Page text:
Russia Wields $40 Billion to End Ukraine Gas War, Win Black Sea Navy Deal
President Dmitry Medvedev awarded Ukraine $40 billion in natural-gas subsidies in return for a new lease on the Russian Black Sea Fleet’s naval base as the Kremlin strengthens ties with its neighbor after five years of tension.
“We’ve been waiting for this step for a long time,” Medvedev said after reaching the agreement with Ukrainian counterpart Viktor Yanukovych in the eastern Ukrainian city of Kharkiv today.
Yanukovych took office in February pledging to refresh links with Russia after relations soured under Yanukovych’s predecessor, Viktor Yushchenko, who sought membership in the North Atlantic Treaty Organization and appealed to Ukrainian nationalism. Russia’s gas exporter OAO Gazprom cut deliveries during annual price disputes, twice disrupting supplies to European customers dependent on Ukraine’s pipeline network.
“It looks like a peace treaty after a war,” said Mikhail Korchemkin, director of East European Gas Analysis in Malvern, Pennsylvania. “This deal will be valid as long as Ukraine behaves. If they do something the Kremlin doesn’t like, the discount will be canceled.”
Today’s accord will free up $40 billion in “investment aid” to the Ukrainian economy, Yanukovych said. The lease on Russia’s Black Sea Fleet in the Crimean peninsula was extended by 25 years until 2042, with the possibility of a five-year extension.
“This is a geopolitical success,” said Fyodor Lukyanov, editor of Russia in Global Affairs magazine. “The naval base itself isn’t worth that much, but it’s a sign that Russia will remain the major power in the post-Soviet space.”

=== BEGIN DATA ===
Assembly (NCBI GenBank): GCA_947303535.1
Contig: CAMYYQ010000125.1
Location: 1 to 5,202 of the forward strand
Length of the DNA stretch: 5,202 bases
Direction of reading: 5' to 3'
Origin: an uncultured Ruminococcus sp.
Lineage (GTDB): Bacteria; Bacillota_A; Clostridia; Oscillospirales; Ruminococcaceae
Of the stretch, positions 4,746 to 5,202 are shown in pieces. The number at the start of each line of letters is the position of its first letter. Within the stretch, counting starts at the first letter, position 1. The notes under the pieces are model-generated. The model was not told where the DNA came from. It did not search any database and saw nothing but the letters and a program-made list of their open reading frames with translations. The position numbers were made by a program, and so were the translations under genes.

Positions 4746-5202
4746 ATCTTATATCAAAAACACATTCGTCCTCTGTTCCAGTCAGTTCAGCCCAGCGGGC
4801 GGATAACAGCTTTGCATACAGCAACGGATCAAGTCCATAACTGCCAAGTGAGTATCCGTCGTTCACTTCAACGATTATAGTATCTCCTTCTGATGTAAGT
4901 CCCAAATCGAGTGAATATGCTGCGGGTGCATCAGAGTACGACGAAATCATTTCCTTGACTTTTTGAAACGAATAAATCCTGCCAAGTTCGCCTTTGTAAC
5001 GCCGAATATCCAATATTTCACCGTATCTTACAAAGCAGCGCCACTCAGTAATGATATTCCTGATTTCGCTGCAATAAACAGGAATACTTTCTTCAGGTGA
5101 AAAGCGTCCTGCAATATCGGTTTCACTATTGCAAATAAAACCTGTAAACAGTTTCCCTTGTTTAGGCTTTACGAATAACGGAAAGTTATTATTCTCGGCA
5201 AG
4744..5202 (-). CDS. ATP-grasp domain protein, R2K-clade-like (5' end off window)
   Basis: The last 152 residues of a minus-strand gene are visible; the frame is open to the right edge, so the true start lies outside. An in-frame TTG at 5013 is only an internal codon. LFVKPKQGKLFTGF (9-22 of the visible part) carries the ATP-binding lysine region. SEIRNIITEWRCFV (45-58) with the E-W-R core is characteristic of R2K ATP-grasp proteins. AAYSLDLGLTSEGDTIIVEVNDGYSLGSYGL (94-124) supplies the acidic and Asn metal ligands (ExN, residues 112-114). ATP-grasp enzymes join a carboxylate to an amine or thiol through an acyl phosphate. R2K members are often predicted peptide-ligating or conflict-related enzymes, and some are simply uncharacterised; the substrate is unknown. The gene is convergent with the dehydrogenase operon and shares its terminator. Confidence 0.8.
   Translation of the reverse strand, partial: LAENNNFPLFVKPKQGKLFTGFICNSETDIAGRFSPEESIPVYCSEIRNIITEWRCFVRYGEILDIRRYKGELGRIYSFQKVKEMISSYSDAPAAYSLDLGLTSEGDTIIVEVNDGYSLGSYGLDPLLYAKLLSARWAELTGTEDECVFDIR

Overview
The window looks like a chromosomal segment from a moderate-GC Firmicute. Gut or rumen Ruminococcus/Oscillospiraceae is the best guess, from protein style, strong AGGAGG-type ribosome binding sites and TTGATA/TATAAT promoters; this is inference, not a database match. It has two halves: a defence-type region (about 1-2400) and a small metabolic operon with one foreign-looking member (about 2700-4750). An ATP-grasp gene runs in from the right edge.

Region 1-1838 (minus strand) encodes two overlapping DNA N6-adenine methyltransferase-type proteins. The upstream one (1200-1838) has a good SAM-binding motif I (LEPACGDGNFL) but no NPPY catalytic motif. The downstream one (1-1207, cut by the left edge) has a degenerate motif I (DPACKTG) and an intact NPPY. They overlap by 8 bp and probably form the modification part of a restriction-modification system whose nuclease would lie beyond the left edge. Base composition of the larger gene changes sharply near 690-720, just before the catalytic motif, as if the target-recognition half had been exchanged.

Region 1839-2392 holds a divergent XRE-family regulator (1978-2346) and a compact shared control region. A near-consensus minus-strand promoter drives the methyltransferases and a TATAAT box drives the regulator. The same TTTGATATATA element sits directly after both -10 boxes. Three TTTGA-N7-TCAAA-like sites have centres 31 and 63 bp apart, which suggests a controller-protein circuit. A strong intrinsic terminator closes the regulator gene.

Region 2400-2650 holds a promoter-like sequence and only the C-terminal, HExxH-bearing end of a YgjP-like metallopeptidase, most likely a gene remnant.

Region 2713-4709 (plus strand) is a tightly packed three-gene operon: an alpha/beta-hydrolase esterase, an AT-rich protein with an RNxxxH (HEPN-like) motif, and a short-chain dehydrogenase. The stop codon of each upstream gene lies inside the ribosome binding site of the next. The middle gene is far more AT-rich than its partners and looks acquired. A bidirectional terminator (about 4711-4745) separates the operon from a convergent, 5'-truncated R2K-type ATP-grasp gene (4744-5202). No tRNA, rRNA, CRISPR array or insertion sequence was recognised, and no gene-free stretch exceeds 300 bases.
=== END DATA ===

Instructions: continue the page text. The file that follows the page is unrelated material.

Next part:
The “radical and sweeping” arrangement is likely to meet political opposition within Ukraine, said Lukyanov. Still, given that Yushchenko was recently in power and the economy is in dire straits, the opposition’s options are limited, he said.
Yulia Tymoshenko, the former prime minister who lost to Yanukovych in a run-off election, said the agreement violates the constitution, according to her Web site. She urged citizens to protest in front of the parliament in Kiev on April 24 and said she doesn’t recognize Yanukovych as the lawful president.
Cheaper Russian gas will let the government end subsidies to households and utilities, a condition the International Monetary Fund has said must be fulfilled before it resumes its bailout.
Some analysts disagreed with Medvedev’s comment that today’s deal was “technical” and “not political.”
The previous gas price agreement in January 2009 “was commended for normalizing the gas supply relationship between the two countries, by moving pricing to market pricing by 2010, and severing the geopolitical strings attached to previous deals,” said Timothy Ash, head of emerging market research at Royal Bank of Scotland Plc in London. “Clearly, this agreement is a step back in terms of the latter point in particular,” though “in terms of budget/balance of payments financing, the discount is a significant positive.”
Gazprom insisted all disagreements with Ukrainian state energy company NAK Naftogaz Ukrainy were business disputes, even though Prime Minister Vladimir Putin personally negotiated an end to last year’s cut-off. Ukrainian Prime Minister Mykola Azarov flew to Moscow yesterday for talks with Putin.
The Russian company agreed to a 30 percent discount on 30 billion cubic meters of gas this year, as long as the savings don’t exceed $100 per 1,000 cubic meters. It will increase imports to Ukraine to 36.5 billion cubic meters in 2010, Chief Executive Officer Alexei Miller said in Kharkiv today.
The discount “makes sense,” Korchemkin said, since Ukraine was paying the highest price for Russian gas among European consumers in the first quarter. Gazprom’s stipulation that the existing price formula remains in place will give Russia leverage over Ukraine in the future, he said.
Transit fees for Russian gas headed to European markets remain unchanged, Gazprom spokesman Sergei Kupriyanov said by phone. Yanukovych’s suggestion earlier this year that Gazprom participate in an international consortium to operate Ukrainian pipelines wasn’t discussed, according to Kupriyanov.
To contact the reporter on this story: Lucian Kim in Moscow at firstname.lastname@example.org